TELLURIDE (AP) – Right as the sun rises over the steep Telluride-area ridgeline and the shadow line begins to retreat across the roof of the Pandora Water Treatment Plant, nestled along the final switchbacks of Black Bear Road, local mushroom expert Scott Koch digs his hands into the nascent soil of his latest ecosystem rehabilitation project and smiles.
Koch jokingly calls himself the local mushroom man, referencing a centuries-old tradition in European hamlets where mycological knowledge is passed down from generation to generation and visitors to the area have a person to turn to for information about local mushroom varieties, what’s edible, what may be poisonous and where to hunt for nature’s healthful bounty.
Alas, that tradition never really made it across the Atlantic, and the fine art of mushroom hunting and cultivation is a lost one in most of the United States. But, for reasons unknown, Southwest Colorado has become a hub for aficionados of fungi.
In Telluride, Public Works Environmental and Engineering Division Manager Karen Guglielmone dreamed up the idea of a mushroom roof after one too many days of pulling weeds from the living roof of the local wastewater treatment plant. When the town dug completely through the layers of soil on that roof during a solar panel installation, it drove home that the ground just wasn’t healthy. There was something missing.
Enter Koch, along with 200 pounds of mushroom spawn that will eventually – hopefully – blossom into the full versions of the three varieties he planted: lion’s mane, turkey tail and king stropharia.
“This goal of this remediation project is to create soils and establish the foundations of an ecosystem so that the plants that we put up here can grow and have a really good chance.
We don’t want a big scar on the land. We want something that blends in,” he said.
His projects divert waste whenever possible, and this one is no exception.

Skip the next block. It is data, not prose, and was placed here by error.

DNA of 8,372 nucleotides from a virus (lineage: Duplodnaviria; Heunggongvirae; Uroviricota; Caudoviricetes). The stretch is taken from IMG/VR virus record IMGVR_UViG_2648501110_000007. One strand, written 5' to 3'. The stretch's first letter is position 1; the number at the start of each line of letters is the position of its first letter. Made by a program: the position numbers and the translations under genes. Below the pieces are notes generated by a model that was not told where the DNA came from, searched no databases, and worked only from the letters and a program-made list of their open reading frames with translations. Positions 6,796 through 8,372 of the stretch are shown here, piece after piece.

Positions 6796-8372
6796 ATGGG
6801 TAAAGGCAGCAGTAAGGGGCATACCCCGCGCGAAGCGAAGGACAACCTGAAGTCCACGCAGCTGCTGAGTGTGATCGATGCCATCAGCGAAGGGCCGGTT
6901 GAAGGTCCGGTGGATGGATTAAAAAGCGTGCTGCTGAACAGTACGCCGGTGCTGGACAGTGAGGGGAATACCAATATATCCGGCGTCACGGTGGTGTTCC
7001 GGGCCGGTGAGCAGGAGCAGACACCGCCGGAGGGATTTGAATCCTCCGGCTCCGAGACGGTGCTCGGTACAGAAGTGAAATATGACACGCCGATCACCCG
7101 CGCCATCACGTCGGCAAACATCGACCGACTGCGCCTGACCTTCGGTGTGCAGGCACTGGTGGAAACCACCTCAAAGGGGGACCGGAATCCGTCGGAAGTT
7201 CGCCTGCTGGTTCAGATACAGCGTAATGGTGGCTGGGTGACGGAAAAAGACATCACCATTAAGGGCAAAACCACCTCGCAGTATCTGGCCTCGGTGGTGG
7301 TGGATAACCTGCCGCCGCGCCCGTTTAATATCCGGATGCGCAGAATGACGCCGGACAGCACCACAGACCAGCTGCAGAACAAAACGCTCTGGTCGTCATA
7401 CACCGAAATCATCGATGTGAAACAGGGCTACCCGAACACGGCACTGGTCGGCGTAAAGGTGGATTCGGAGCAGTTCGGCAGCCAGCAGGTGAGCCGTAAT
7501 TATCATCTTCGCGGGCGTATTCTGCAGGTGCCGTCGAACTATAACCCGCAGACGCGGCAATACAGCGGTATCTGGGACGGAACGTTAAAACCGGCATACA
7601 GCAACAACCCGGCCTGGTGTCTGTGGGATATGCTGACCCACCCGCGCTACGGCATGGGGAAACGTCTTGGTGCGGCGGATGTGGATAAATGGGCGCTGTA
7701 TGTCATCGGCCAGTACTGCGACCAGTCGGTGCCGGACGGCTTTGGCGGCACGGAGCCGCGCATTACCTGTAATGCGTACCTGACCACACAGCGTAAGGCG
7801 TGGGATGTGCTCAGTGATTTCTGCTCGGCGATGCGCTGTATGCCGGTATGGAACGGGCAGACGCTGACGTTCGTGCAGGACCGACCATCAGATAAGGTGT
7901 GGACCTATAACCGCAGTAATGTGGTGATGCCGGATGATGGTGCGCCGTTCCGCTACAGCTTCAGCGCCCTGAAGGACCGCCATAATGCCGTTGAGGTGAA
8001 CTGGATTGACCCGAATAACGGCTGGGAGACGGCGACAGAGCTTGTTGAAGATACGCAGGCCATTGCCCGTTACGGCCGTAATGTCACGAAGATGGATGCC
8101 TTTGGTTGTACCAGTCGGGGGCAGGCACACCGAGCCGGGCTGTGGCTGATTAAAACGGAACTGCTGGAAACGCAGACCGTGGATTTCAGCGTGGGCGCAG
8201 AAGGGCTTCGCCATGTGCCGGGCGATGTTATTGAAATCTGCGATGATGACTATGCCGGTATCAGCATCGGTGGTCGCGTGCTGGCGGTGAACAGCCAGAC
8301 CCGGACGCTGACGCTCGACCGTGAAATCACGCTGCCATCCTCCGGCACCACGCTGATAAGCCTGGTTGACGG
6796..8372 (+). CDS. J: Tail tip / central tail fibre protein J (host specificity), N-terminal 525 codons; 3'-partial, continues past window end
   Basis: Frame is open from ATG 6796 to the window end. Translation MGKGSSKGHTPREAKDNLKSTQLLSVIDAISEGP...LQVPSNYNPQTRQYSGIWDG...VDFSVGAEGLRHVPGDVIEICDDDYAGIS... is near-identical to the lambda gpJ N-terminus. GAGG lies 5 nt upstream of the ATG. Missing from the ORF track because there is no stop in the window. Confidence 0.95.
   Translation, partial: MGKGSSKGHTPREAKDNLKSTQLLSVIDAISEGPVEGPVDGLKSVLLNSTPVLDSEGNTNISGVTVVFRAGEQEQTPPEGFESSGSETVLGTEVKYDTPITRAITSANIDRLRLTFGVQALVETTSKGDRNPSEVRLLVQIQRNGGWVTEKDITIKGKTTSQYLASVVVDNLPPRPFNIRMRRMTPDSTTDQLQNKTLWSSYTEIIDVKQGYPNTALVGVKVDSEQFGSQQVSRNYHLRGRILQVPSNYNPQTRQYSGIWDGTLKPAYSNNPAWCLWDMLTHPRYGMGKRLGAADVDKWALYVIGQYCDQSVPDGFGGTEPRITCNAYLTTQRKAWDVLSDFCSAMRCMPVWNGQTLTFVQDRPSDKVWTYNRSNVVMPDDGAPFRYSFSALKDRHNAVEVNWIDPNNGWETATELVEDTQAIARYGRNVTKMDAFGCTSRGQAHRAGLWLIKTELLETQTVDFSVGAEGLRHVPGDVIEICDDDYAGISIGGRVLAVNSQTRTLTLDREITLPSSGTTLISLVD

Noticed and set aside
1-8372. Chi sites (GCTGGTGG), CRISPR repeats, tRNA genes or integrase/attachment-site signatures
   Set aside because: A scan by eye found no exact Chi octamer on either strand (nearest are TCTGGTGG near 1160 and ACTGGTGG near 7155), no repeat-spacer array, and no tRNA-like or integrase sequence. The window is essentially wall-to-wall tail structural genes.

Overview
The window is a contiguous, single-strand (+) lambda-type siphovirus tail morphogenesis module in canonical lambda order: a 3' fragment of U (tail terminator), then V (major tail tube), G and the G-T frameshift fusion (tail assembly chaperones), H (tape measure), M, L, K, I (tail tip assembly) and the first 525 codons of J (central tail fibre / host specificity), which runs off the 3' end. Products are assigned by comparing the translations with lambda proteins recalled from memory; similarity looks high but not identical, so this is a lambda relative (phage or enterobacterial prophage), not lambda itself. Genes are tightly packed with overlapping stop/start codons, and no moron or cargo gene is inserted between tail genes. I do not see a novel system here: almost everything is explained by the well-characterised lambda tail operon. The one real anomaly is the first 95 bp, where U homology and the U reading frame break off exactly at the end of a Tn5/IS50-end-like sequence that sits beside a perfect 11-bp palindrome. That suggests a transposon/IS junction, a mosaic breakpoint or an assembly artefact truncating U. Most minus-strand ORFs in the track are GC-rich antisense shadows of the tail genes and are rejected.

The aspen wood chips used to increase humidity and create ideal incubation conditions for his mushrooms are a waste product from local arborist companies. He uses burlap bags from a local coffee roaster to help the little mushrooms grow.
And his base soil comes, in part, from leftover soil provided by a local marijuana grow.
The rooftop is part ecosystem remediation project and part science lab. Half of the roof – just over 2,000 square feet of space – has been constructed with care to create ideal growing conditions. The other half has been covered with the soil that tumbles down from the surrounding steep canyon walls: a concrete-like mix of rocks and earth that looks and feels devoid of nutrients. The unaltered side will serve as a control so that the town can conduct long-term monitoring at the site and, if the project thrives, replicate it elsewhere.
“I pour my heart into this kind of thing because I believe in our environment,” Koch said, adding that he sees the rooftop soil remediation project as part of a larger goal of healing the local land of mining scars and toxic heavy metal material. “As long as I’m here, I want to do something that helps better the environment of every place I live.”
The roof has also been seeded with native grasses and wildflowers, Guglielmone said, to help jumpstart getting organic matter into the soil.
“It’s wonderful to have a project where it’s so easy and it makes so much sense,” she said. “We’re always looking for these types of opportunities.”
The rooftop mushrooms, if successful, will be given space to run through their normal life cycle. They will not be available for harvesting because the water treatment plant is not open to the public – but that doesn’t necessarily preclude the lucky few water plant employees from enjoying what may be a fruitful bounty in a couple months’ time.